Wells Fargo was named best global bank at the Euromoney Awards for Excellence 2013 dinner in London tonight. It is the first time that the US-based bank has won this coveted award.
Goldman Sachs was named best global investment bank for 2013, the first time the US firm has won the award since 2008.
António Horta-Osório, the chief executive of UK’s Lloyds Banking Group, won the banker of the year award.
The awards were presented at a dinner in the City of London attended by more than 500 bankers from the world’s leading financial institutions.
Wells Fargo won the best bank award for a remarkable run, not just over the past 12 months but also since the global financial crisis, which has established the bank as the leading financial institution in the US, as well as the developed world’s biggest by market capitalization.
No bank is better run than Wells Fargo, and no bank is better at sticking to what it does best. That’s why the market values it more highly than any of its competitors, says Euromoney in the citation that runs in its July issue, released tonight.
Wells Fargo is the best bank in the US at mortgage lending and servicing; at commercial real estate; at lending to small businesses; at attracting deposits; and at cross-selling its products to customers. It has delivered 13 consecutive quarters of earnings per share growth. Its profits for the first quarter of 2013 were $5.2 billion, with a hard-to-beat return on assets of 1.49%.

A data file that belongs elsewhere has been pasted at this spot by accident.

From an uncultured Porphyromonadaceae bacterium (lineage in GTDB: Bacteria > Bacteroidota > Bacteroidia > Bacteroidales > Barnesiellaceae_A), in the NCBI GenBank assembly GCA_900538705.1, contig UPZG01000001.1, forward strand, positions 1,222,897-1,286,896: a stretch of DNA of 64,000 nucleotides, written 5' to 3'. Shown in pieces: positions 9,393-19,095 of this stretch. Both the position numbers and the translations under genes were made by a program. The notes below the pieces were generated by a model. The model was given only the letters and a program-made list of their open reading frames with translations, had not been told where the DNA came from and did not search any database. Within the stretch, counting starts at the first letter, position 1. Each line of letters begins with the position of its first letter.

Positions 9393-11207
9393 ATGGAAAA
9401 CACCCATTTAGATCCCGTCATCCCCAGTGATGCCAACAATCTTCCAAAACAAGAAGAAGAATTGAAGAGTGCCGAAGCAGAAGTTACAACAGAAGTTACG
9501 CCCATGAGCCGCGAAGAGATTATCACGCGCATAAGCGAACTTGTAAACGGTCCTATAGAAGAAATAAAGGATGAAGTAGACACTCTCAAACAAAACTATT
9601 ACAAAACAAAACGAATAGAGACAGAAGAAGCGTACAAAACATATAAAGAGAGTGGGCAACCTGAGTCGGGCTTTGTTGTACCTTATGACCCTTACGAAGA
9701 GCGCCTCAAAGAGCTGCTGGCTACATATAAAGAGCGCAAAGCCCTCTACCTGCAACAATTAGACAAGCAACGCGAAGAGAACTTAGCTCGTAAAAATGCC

John Stumpf, the chairman and chief executive of Wells Fargo, said in accepting the award: On behalf of all my teammates at Wells Fargo, I thank Euromoney for this recognition. It is an honour to be recognized by such a venerable organization committed to excellence in financial journalism, and to be selected from among a group of financial institutions that include some of the finest companies in the world.
Goldman Sachs wins the award for best global investment bank for the strength of its performance across all sectors of the financial markets, and notably in mergers & acquisitions and equity capital markets. Goldman has clearly put behind it the reputational issues that dogged the firm in the wake of the financial crisis.
Goldman Sachs has had an exceptional year whichever way you look at it, says Euromoney. It remains the intermediary and adviser of choice for so many of the world’s biggest companies, and it is still the business that all the other firms concede remains their most formidable competitor.